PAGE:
Uber Stressed? Suzanne Baum grabs some food and time with Capital’s DJ Roman Kemp to talk mindful eating, finding calm and the importance of switching off in our busy lives.

Roman Kemp is a man of many talents. TV presenter, author and Capital Radio breakfast host, the 29-year-old has a lot on his plate. This leads us very nicely into today’s interview, as we are here to chat about a new campaign he is doing with the food delivery app Uber Eats, where he has helped create a mindfulness audio guide, encouraging us all to embrace the art of doing less before we sit down to eat.

On the back of his new book – Are You Really OK? – where Roman talks about losing a friend to suicide – he knows more than most people how stress can be all-consuming – having spoken out about how depression and anxiety is something he has suffered from for a long time. I talk to the star about what advice he has for us ladies when it comes to de-stressing and living in the present moment.

Related: How to lose excess weight with mindful eating

Let’s talk mindfulness, which is very important to you. How do you practice it?

Roman Kemp: ‘Mindfulness is all about being present in the moment and fully aware of what we’re doing, rather than falling into the trap of distractions or thinking about the past or future, which can make us feel overwhelmed. I’m a huge fan of the practice, but I do find it challenging, like I’m sure many people do!

‘Mindful eating is something I’m trying right now – the Uber Eats study found that three quarters of UK adults are guilty of engaging in mindless eating habits, like eating standing up or eating straight out of the fridge, which can be bad for digestion, and isn’t helpful if you’re trying to destress after a long day.

‘Since I’ve started being more present while I eat, it’s definitely had a positive impact on my mental health and the way my body feels too. Before eating, I decompress by listening to relaxing music, or a mindfulness guide (like the one I’ve created with Uber Eats, Mindful Mouthful), and while eating, I avoid watching TV or scrolling on my phone.’

What are the biggest issues people face do you think in finding it hard to switch off?

‘Honestly, there are so many things that are stopping us from winding down. The negative news cycle, pressures at work, relationships, social media…it’s natural that it can feel overwhelming at times, whatever your age group or background.

‘I myself have struggled with streamlining my thoughts and just focusing on the thing that I’m meant to be doing – my days are pretty hectic, so I have to really stop my thoughts from going at a million miles an hour.’

Who will benefit from your mindfulness guide?

‘People from all walks of life can benefit from Mindful Mouthful, but especially if you’re always on-the-go with work, social commitments, trying to exercise and everything else in-between. Life can feel like you’re on a constant treadmill, and so it’s often difficult to stop and take in your surroundings.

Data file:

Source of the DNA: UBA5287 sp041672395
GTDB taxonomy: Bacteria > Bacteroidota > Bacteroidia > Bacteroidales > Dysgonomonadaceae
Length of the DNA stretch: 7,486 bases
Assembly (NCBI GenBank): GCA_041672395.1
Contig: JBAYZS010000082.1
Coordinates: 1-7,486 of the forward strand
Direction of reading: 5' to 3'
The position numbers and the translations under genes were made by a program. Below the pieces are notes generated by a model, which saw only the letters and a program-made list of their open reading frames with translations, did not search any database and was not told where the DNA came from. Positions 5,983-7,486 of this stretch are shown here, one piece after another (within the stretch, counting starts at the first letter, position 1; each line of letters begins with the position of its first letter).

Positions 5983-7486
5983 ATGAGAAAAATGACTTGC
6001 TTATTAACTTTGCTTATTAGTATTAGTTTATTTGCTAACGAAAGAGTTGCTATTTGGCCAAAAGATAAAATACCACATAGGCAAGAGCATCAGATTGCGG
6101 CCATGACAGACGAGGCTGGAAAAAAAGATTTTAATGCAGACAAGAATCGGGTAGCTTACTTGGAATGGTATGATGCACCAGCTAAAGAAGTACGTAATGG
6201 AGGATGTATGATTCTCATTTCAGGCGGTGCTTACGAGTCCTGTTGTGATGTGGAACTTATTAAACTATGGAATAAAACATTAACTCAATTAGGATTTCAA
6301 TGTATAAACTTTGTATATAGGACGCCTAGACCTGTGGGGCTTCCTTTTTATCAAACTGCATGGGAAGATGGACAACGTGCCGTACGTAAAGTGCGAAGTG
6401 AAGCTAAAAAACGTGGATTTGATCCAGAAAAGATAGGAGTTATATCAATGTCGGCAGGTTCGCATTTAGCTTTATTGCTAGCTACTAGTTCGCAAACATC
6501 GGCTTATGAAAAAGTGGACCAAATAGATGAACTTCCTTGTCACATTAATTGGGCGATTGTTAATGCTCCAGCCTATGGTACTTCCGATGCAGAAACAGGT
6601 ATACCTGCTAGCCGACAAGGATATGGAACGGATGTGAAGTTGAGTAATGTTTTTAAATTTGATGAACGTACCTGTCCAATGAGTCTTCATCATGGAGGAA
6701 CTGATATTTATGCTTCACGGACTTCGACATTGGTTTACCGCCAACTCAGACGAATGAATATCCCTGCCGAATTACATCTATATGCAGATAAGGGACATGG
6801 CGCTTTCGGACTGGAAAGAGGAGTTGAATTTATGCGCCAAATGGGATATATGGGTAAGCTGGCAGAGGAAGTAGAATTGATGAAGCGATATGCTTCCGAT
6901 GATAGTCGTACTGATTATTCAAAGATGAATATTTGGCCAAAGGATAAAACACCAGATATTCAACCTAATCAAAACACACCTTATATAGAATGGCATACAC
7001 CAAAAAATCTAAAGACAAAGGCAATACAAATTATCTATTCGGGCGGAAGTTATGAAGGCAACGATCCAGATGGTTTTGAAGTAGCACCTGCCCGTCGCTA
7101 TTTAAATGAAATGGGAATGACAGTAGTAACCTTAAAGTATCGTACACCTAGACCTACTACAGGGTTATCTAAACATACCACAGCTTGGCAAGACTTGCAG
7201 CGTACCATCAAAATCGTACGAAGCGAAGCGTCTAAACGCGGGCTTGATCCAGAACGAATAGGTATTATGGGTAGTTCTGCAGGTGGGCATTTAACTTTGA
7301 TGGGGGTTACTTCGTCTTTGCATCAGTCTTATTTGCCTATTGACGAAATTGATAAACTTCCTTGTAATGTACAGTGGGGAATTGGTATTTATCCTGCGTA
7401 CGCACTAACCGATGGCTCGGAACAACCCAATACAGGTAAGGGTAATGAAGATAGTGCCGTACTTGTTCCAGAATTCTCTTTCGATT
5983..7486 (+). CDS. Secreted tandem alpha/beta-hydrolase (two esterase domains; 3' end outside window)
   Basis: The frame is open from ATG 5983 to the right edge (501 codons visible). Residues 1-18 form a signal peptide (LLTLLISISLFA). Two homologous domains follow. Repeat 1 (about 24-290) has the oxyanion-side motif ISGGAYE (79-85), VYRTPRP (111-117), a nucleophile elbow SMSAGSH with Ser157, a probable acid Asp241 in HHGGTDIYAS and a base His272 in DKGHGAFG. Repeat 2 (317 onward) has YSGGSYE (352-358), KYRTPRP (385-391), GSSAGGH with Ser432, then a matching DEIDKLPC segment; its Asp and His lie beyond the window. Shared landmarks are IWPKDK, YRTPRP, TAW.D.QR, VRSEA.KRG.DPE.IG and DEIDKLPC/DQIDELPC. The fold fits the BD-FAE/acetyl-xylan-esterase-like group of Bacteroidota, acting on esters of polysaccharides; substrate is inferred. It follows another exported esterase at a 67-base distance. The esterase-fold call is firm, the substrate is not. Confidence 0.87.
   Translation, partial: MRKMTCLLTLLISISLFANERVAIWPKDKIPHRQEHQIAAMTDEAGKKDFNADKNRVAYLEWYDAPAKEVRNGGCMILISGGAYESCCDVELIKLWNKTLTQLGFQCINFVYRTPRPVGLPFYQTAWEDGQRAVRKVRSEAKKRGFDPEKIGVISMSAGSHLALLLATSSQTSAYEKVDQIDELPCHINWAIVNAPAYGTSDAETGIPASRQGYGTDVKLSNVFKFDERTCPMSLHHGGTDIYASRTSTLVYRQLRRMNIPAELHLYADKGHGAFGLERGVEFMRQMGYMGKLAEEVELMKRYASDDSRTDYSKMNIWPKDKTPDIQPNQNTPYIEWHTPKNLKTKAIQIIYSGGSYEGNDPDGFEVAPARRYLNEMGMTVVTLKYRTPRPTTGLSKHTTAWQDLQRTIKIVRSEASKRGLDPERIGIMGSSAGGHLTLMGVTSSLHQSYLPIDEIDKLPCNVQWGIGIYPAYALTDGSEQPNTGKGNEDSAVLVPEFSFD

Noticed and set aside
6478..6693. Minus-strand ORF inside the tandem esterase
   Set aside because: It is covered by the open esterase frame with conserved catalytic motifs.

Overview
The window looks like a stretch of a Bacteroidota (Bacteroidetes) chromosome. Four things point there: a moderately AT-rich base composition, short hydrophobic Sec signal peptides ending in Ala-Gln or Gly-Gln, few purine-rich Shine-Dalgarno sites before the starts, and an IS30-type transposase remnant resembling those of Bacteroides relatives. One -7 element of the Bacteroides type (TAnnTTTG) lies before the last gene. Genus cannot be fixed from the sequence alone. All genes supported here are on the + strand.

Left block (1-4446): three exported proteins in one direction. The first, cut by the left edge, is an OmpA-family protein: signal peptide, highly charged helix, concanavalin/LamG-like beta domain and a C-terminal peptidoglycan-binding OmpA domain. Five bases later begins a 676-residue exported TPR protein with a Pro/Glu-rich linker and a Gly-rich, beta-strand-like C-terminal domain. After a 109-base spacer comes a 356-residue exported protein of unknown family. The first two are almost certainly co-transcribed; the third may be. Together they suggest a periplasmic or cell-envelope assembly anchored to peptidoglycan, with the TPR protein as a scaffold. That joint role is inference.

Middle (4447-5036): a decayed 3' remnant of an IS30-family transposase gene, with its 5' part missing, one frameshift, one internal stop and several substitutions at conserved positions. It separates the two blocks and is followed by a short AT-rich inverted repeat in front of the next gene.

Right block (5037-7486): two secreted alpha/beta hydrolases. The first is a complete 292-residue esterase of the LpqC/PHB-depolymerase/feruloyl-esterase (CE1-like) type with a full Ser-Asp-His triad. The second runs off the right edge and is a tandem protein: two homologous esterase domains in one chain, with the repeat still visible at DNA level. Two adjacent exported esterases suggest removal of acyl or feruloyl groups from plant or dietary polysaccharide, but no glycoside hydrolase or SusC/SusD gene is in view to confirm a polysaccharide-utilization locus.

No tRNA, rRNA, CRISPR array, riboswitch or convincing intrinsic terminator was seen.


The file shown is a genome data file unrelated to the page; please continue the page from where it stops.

‘But it’s so important to be in the moment, and take note of what you’re eating and enjoy it. This guide is teaching people to embrace the art of doing less, by encouraging them to take a moment to pause, reflect and relax, before sitting down to enjoy a meal.’

Do you scroll your phone when eating or can you switch off?

‘I always put down my phone when I’m eating, but I can’t lie, I’m often guilty of finding comfort in watching TV while I’m eating – but I actively try not to do it as much as I can. There are so many reasons why these distractions are bad for you, but most importantly, you’re not in a state of relaxation if you’re not focusing on food. Food is fuel, and you should enjoy every moment of the experience.

roman kemp

‘You’re not in a state of relaxation if you’re not focusing on your food. Food is fuel, and you should enjoy every moment of the experience.’

For our readers, what would you suggest for women in particular when it comes to de-stressing? What has worked for you?

‘I’m the biggest advocate of saunas. If you’re lucky enough to have access to a sauna then use it – it’s your best friend. The health benefits are unbelievable and genuinely I can spend hours in a sauna, going in and out every fifteen minutes. I really feel like when I come out, I feel like I’ve got a new lease of life and have destressed.

‘I get too distracted to read but think it’s a great tool for people to use in terms of zoning out and getting absorbed in another world. Personally, I also love things like going for a walk or swimming too.’

Your new book encourages people to talk and open up: that must help stress a lot? Can we touch upon the importance of talking?

‘Opening up and talking is definitely the main thing you can do to de-stress. It’s that classic phrase of “A problem shared, is a problem halved” – it really is so true, because you’re getting different perspectives that will help you rationalise and solve issues.

‘Sometimes you can be a horse with blinkers on and can only see a problem one way. But, as soon as you open that up, you’ve got several avenues to a solution. Working as a team is always better, and talking gives you that team, and I will always be such an advocate for that.

‘It’s so hard to hear that people feel alone and trapped in their problems – I want to encourage as many people as possible to open up and feel strength in numbers.’

Roman has partnered with Uber Eats to create a mindfulness audio guide, encouraging Brits to embrace the art of doing less before they sit down to eat. Mindful Mouthful is available on all major streaming platforms, including Soundcloud, Spotify and Apple Music.

Related: How mindfulness can keep you calm during pregnancy